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Use Them or Lose Them!

Heal Farm's display at the Food Lovers FairOne of the pioneers of the “use it or lose it” approach was Anne Petch of Heal Farm. She describes some of the problems encountered in those early days. “ I had always been successful at shows with my pigs and selling breeding stock. Other pigs that were not good enough for breeding were finished. But the abattoir didn’t want them because they didn’t fit modern grading techniques and they had too many bristles. As a result, we were not covering our feed bill and I came to the conclusion that I would either carry on with the pigs as a hobby or do something about it.”

She was one of the first of many producers to begin marketing pork from their own Traditional Breed pigs directly to consumers. Mail order, Farmers Markets and Farm Shops were the fist and most obvious outlets but more recently the Internet has provided a new way to reach customers interested in buying direct from the producer.

The appeal of these producers is based on a number of factors. Left behind in the march of “progress” and the drive to produce a generic pig for least cost mass production they have retained all their original traits such as slower growth and meat quality. Whilst this means an inevitable penalty in cost of production and selling price there is a real benefit in terms of taste and flavour.

Viscount Cranborne gives his Large Blacks some personal attentionA growing number of consumers want to know more about how their food is produced. Breeder/Retailers as these new entrepreneurs might be called can explain every step from conception to kebab because they have done all the work themselves.

An increased awareness of animal welfare issues amongst consumers means that there are many prepared to pay that little bit more for a less intensively reared product. At Cranborne Farms in Dorset (right), groups of 30 pigs run over four-acre plots in Cranborne Woods. Some are from Lord Cranborne’s own Large Black sows and others are purchased from local breeders but all are traditional breeds. They are fed once a day on home produced rolled barley with minerals and vitamins whilst clearing up the woodland. From Cranborne Woods the finished pigs end up as Cranborne Meats sold through the estate shop and on the internet.

Lord Cranborne regularly urges BPA members to take control of their own markets, re-establish contact with their customers and shorten the food chain. One member who has taken this message to heart is Pru Rose from Old Castle Farm near Buckland St. Mary. As soon as Old Castle Farm pork from her Saddlebacks was established at Chard Farmers Market she went on to take butchery and meat hygiene courses. Not only can she now get part time outside the farm if she should wish to do so but she has greatly reduced the costs within the family pork business.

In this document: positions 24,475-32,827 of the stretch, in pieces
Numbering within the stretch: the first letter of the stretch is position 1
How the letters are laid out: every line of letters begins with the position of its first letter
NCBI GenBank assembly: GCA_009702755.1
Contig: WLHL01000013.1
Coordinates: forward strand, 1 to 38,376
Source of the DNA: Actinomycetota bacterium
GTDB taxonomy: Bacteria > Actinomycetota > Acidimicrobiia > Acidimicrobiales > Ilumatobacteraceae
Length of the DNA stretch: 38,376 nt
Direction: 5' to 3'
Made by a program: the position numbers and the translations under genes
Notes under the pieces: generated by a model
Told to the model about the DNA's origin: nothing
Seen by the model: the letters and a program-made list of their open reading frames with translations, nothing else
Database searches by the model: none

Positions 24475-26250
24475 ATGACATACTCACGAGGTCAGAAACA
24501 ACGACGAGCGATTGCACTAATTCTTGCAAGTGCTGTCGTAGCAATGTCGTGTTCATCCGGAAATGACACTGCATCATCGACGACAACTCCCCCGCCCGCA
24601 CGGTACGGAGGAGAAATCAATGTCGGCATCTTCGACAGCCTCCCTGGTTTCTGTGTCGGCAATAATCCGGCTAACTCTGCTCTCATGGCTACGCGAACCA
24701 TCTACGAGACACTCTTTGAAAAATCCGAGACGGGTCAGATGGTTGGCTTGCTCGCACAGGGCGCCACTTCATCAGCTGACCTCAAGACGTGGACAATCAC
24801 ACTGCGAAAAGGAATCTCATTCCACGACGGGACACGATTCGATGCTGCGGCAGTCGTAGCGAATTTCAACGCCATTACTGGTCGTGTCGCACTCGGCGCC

The Wheatley Hubbards have been breeding Tamworths in Wiltshire’s Wylye Valley since 1922. Caroline Wheatley Hubbard started selling Tamworth pork at farmers markets as a last resort during the 2001 Foot and Mouth crisis. Now the farm has its own cutting room and her award winning Simple Simon sausages are available by mail order and via the internet.

Lord Cranborne and Viki Mills congratulate Antony Worral Thompson on his first success in the show ringAnother breeder who has enjoyed great success in London is Richard Vaughan (above) who has developed a market for his Middle White pigs with some of London’s top chefs. Pork from his pigs reared on the farm that has been in the family for many generations appear on some of the capitals finest menus. One chef who has been converted to the special qualities of traditional breeds and varietal pork is Antony Worrall Thompson. He is so enamoured with the Middle White breed that he has his own small herd and he is now starting to compete in the showring. Another who acknowledges the superior quality of traditional breeds is Michel Roux. His latest publication “Le Gavroche Cookbook“ (Cassel & Co. 2001) recommends the Middle White “to make the best crackling ever”.

Le Gavroche Cookbook

[RIGHT: Lord Cranborne and Viki Mills congratulate Antony Worral Thompson on his first success in the show ring.]

Not everyone can take the time to get involved in retailing. Sharon and Lewis Barnfield supply their local butcher in Gloucestershire with both Berkshires and Gloucestershire Old Spots. His customers love the taste and quality of the meat and the fact that it comes from a local source. The shop even displays some of Lewis’ many trophies won in the showring. 

There are also schemes such as the Traditional Breeds Meat Marketing Scheme run by the Rare Breeds Survival Trust. Breeders can send their pigs to specialist finishing units from where they are sold onto accredited butchers specialising in meat from traditional breeds of all species.

Agricultural shows remain an important shop window for traditional breeds. As these events continue to attract a wider town and country audience there is an opportunity to promote and educate the public about the need to eat meat from our traditional breeds if they are to have a sound commercial future. Many City Farms are starting to keep traditional breeds and again they provide a real chance to promote the use of these pigs and so secure a future that is not dependant on charity and sentiment alone.



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